This is an example where a laser beam @975nm emitted from an FC/APC connector is measured using the micro-beam optical system. We see that the mode field diameter is about 6.4μm, which is consistent with the fiber specs (6.6 +/- 0.7μm @980nm). The measured intensity distribution (white) and its fitted Gaussian profile (red) are nearly identical, as the near-field pattern of the HE11 mode is described by a Bessel function, of which a Gaussian is a known good approximation.

Moreover, the aspect ratio of the beam slightly differs due to the polished angled surface of the connector. It can be seen that its horizontal direction became smaller by refraction at the fiber’s end.

  • Using LaseView with such a setup can show that the fiber output surface is not damaged.
  • It gives the fiber optics mode field diameter.
  • It shows that the Intensity distribution is Gaussian.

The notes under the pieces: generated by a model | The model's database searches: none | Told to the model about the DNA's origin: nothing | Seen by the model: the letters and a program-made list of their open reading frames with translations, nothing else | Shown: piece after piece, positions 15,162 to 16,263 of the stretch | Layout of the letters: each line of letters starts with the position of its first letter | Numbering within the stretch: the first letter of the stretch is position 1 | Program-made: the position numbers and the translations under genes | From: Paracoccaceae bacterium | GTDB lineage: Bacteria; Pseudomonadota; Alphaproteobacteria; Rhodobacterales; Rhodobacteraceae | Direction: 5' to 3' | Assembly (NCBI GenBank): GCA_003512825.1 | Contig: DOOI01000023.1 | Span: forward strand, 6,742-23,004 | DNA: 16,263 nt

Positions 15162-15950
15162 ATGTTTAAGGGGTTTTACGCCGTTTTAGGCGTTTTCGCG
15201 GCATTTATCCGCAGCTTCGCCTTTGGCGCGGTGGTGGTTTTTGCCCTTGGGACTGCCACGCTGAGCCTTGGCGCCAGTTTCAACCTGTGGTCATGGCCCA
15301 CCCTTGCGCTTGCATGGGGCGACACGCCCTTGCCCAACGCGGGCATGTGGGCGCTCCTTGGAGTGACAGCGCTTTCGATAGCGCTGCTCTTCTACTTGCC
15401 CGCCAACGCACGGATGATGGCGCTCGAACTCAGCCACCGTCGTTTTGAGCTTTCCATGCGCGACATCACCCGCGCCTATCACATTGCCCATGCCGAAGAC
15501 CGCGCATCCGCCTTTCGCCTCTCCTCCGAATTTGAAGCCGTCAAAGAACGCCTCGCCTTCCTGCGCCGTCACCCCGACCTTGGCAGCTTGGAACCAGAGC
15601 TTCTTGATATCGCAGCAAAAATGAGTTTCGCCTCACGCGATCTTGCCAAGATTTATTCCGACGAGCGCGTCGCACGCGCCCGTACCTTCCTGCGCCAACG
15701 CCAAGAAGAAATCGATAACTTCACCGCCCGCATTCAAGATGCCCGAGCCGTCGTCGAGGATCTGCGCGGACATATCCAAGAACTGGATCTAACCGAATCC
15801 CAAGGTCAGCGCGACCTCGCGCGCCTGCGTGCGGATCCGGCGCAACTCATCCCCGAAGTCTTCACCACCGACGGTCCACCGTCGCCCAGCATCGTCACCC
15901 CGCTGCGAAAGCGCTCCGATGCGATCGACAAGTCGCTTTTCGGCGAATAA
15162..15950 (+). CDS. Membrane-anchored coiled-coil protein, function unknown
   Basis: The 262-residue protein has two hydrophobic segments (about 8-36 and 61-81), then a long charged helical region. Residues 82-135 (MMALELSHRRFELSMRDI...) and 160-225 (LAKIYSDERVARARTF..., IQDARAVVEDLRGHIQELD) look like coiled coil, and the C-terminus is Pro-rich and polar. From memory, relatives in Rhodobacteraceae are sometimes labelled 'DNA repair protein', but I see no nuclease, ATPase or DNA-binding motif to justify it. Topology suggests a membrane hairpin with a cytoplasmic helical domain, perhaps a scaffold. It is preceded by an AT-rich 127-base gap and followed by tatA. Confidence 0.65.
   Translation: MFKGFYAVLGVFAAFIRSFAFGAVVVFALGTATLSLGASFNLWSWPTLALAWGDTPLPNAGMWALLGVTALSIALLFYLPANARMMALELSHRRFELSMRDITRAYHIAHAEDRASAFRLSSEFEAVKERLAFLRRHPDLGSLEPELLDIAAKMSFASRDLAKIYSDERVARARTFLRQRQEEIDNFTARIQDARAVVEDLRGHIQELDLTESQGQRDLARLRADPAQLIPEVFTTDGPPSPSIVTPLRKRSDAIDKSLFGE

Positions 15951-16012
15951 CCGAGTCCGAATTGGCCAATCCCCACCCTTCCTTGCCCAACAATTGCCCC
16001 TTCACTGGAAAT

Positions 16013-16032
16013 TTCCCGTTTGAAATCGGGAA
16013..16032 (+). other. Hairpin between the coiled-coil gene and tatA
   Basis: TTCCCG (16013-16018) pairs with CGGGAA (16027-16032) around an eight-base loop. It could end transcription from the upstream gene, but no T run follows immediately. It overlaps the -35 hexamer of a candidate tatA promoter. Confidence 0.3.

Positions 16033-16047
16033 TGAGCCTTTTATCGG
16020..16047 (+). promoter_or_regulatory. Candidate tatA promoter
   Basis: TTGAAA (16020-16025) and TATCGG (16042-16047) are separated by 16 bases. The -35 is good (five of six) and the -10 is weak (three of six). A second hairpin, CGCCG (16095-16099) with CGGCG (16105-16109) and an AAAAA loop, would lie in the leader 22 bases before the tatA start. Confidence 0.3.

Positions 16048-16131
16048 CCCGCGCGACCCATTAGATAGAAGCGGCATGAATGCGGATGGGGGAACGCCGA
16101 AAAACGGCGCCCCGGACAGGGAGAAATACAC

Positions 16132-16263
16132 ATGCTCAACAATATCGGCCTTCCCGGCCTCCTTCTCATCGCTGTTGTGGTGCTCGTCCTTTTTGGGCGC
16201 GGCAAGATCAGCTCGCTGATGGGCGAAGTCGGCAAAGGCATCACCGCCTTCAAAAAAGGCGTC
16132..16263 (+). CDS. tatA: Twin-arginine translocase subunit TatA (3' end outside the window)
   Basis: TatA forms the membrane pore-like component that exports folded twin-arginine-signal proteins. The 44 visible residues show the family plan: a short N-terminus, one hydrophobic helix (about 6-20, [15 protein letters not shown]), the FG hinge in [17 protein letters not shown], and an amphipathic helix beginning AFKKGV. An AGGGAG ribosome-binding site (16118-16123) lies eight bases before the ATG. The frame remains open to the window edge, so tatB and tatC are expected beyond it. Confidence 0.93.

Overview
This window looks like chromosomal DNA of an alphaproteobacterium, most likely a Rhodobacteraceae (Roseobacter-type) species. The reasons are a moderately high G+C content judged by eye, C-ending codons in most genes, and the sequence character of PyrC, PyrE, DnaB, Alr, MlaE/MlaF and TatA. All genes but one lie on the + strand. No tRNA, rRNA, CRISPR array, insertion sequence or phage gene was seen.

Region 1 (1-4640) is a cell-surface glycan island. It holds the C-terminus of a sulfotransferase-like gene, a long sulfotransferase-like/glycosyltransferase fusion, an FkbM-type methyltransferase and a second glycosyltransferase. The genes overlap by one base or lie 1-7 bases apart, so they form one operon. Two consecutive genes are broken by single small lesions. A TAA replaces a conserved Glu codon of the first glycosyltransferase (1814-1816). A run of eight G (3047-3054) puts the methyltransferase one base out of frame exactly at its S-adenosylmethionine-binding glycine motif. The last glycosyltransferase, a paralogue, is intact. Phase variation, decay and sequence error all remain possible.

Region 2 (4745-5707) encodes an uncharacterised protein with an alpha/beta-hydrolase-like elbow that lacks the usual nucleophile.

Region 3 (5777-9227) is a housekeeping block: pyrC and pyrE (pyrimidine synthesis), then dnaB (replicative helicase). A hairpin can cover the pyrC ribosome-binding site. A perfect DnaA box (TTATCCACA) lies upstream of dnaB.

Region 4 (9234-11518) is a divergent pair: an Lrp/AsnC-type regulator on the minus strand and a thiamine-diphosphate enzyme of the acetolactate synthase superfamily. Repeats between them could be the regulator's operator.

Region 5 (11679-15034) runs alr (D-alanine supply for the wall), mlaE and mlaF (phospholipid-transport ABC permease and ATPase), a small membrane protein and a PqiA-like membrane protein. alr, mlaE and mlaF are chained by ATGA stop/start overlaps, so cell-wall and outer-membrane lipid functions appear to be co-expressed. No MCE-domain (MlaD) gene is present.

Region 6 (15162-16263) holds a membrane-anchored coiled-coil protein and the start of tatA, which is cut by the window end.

• It indicates that the connector is an APC.

 

laseview_inquiry

LaseView lineup (detailed specifications, analysis functions, camera options, glossary)

* Camera will be needed in measuring beam profile and recommended ones are in the Cameras tab below.
* For high-power or small diameter beams please ask us the solutions we can provide.
* For large beam diameters, please check the page of LHB.
* If you don’t get any image when pushing the start button, please begin after defining “Pixel format” of the “Camera Setup” in the “Camera” tab.

Spec sheet

Features

  • Bar style User Interface (UI)
  • Image logging function
  • Analysis of beam pointing change over time
  • Analysis of the beam divergence angle
  • Histogram display
  • Measurement of the spatial intensity distribution of the beam
  • Measurement of the beam diameter
  • Measurement of M2
  • Measurement of micro-beams under 30 μm
  • Real-time image averaging features
  • Real-time contrast adjustment feature (wide dynamic range of 16bit / 65536 tone)
  • Image buffer function (able to sequentially display multiple images stored in memory)
  • TIFF format image storage function
  • Smooth display function by hardware acceleration
  • Support 32bit and 64bit Windows

Operating environment

Windows Vista SP1
Windows 7
Windows 8
Windows 8.1
Windows 10
CPU speed: similar or better than Intel Core i3 2GHz. Free memory: 512MB or more.
(This is not to guaranty operation on all computers fitting this description).